December 18, 2018

December 18, 2018

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December 17, 2018

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Tax Credits for Storage After Solar or Wind?

On Friday, March 2, the Internal Revenue Service released Private Letter Ruling (“PLR”) 201809003. The PLR is not binding precedent, but it indicates that the IRS will permit a taxpayer to claim a Code Section 25D credit in respect of a residential battery installed after the solar panels to which it will be attached was installed. In the PLR, the IRS expressly states that it will treat the battery as property that “uses solar energy to generate electricity,” provided only solar energy is used to charge it.

The PLR concerns individuals claiming a credit for a residential system, but don’t stop reading. This outcome matters for C&I and utility scale projects also.

Observers of the renewables industry know that the IRS has now published several rulings finding that batteries and similar storage devices qualify for the Investment Tax Credit under Code Section 48 (the “ITC”) when installed contemporaneously with the technology that gathers renewable energy and converts it to electricity, e.g., solar panels. To date, the available guidance has been less clear about whether the storage device could separately constitute ITC-qualified property. The PLR released on Friday points to a resolution of that debate because, in many ways, the credit under Code Section 25D is similar to that under Code Section 48. Both concern property that “uses solar energy to generate electricity.” Both are only available in respect of the year in which the relevant property is first used. Even better, there are Treasury Regulations under Code Section 48 that expressly contemplate storage as credit qualifying property. Although not clear, these Regulations arguably apply even if the storage asset is not placed in service at the same time as the solar panels or similar property that input energy to the storage asset.

In addition, because the PLR indicates that a battery may be ITC-qualified in addition to the qualified renewable power equipment that feeds energy to it, there is a possibility that the logic behind the PLR could be used to claim the ITC for storage systems installed at operating wind facilities (or other renewables facilities utilizing the PTC).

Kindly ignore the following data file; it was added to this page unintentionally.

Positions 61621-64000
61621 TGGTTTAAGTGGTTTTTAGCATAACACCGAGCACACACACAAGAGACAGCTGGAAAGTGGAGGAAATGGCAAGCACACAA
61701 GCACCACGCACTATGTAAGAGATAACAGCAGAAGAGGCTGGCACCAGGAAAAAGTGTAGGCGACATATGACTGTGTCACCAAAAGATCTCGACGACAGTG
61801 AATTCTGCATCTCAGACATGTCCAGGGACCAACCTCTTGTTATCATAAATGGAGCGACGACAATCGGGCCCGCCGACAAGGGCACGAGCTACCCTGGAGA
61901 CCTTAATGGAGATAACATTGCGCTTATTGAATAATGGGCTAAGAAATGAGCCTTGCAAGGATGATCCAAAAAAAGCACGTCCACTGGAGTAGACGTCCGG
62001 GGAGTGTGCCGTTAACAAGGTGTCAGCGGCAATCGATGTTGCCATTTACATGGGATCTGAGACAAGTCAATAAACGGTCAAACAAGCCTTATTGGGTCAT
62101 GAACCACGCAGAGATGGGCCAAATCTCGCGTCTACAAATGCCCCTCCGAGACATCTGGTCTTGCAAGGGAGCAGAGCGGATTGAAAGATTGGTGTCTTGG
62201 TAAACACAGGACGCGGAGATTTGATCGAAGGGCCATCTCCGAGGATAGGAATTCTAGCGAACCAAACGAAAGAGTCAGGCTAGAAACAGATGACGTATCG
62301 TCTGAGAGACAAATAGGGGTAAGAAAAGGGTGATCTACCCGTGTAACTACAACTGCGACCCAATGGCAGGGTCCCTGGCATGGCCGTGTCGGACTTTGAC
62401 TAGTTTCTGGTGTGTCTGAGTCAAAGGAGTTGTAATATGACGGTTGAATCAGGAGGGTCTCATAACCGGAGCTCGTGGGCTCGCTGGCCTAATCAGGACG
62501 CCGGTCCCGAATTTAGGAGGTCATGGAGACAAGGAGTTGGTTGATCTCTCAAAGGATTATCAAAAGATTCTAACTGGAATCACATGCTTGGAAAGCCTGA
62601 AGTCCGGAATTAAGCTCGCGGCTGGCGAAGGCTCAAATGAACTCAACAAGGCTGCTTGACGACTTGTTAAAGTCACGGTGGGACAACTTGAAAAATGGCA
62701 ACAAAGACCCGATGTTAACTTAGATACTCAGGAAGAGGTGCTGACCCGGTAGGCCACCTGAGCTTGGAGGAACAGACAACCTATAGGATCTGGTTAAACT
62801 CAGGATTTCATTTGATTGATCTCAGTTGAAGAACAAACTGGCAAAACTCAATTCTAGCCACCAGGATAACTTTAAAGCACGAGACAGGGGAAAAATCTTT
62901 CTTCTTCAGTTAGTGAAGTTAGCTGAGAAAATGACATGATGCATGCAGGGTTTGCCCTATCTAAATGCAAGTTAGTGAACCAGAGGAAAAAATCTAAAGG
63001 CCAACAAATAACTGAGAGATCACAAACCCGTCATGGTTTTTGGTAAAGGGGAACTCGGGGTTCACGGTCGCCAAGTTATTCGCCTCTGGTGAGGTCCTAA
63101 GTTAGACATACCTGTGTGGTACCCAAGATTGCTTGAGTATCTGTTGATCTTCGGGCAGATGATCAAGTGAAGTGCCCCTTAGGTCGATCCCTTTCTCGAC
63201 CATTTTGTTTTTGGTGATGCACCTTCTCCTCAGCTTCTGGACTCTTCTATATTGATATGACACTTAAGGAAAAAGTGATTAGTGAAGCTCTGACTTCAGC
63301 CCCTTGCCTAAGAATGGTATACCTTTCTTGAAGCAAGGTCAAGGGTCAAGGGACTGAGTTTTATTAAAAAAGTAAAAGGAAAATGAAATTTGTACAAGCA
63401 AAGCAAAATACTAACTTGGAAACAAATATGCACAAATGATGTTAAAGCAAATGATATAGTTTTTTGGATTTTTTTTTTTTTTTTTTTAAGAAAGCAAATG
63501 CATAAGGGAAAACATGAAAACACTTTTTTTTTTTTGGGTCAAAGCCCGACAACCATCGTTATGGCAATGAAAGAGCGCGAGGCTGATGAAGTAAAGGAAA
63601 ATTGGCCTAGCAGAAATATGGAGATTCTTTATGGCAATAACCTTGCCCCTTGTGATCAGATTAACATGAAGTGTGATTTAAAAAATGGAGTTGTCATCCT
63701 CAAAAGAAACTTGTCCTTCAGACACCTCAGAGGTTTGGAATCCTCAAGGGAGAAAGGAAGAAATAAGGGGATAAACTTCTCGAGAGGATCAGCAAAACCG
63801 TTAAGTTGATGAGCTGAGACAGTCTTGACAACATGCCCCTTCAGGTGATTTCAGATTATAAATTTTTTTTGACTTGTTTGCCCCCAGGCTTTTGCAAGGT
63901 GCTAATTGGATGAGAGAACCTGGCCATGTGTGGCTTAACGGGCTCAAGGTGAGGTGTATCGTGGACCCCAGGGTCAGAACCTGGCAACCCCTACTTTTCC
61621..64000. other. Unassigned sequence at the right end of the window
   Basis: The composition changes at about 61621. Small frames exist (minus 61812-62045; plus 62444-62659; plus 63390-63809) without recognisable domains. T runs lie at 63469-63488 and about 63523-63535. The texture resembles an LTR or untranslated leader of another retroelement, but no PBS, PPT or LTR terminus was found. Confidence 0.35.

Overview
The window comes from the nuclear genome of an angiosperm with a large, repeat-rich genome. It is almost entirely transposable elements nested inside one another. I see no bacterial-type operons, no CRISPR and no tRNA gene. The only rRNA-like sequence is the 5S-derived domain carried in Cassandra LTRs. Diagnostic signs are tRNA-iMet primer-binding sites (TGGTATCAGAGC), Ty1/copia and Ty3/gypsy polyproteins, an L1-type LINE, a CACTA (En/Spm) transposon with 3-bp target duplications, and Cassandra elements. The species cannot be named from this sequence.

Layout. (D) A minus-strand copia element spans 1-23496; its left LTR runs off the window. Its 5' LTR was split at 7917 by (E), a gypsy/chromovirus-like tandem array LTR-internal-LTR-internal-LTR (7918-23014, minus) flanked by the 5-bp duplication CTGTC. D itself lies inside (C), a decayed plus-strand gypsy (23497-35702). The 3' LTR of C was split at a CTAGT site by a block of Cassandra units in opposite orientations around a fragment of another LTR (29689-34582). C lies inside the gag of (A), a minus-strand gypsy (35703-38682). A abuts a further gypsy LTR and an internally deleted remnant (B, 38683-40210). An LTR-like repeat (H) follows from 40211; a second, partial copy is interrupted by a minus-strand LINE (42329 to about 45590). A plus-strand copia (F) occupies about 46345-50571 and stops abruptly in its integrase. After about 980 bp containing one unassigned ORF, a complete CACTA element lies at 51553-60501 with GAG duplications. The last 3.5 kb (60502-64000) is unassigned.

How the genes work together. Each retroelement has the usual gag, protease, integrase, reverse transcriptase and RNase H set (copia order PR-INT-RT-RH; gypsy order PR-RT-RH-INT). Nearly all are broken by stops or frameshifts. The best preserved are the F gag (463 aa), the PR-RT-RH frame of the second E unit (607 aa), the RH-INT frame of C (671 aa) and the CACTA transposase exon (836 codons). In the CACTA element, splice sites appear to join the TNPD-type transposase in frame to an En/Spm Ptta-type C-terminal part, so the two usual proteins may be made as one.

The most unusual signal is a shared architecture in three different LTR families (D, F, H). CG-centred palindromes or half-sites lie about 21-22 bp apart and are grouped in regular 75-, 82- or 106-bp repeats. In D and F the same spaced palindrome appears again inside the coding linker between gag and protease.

Each potential project should be carefully evaluated to determine if a storage solution may qualify for the ITC, as there is some risk that the IRS will refuse to extend the reasoning in the PLR to the ITC. However, the PLR presents a valuable opportunity to test the boundaries of the ITC in storage applications.

Copyright 2018 K & L Gates


About this Author

Elizabeth Crouse, KL Gates Law Firm, Tax Attorney

Elizabeth Crouse is an associate in the tax group of the Seattle office. She provides business-focused solutions for U.S. federal, state, and international tax matters pertinent to mergers and acquisitions, corporate divestitures, internal reorganizations, cross-border transactions, private equity and venture capital fund creation and investments, and start-up companies.

Ms. Crouse is also experienced with U.S. federal and state alternative energy tax incentive programs (including the investment tax credit, production tax credit, and 1603 cash...

Elias Hinckley, KL Gates Law Firm, Washington DC, Energy Law Attorney

Elias Hinckley is a partner in the firm’s Washington, D.C. office. He focuses his practice on assisting clients navigating a changing energy, tax, and financial landscape by efficiently and creatively structuring deals.

He incorporates tax, policy, and market insight to solve complex financing challenges for renewable energy companies, private equity, hedge funds, tax equity investors, real estate investors, independent power companies, and public utilities. He has been at the forefront of the development of several novel and innovative financing structures for the clean energy industry.

He has experience representing clients across energy sectors, including solar, wind, geothermal, biomass, biofuels, hydroelectric, batteries, fuel cells, energy efficiency, demand response, electric transmission, natural gas, and advanced coal.

William H. Holmes, KL Gates, Hydroelectric infrastructure projects lawyer, energy transactions attorney

William Holmes is a partner in the firm’s Portland office. He focuses his practice in the area of energy and infrastructure projects and transactions with an emphasis on wind energy, solar energy, hydroelectric power, geothermal, biomass, natural gas, carbon offsets, and energy storage. His experience extends into corporate transactions, water law, and real estate law. Bill also advises clients in negotiating major power purchase agreements, acquisition and sale of energy projects, EPC agreements, O&M agreements, fuel supply, and energy project development agreements...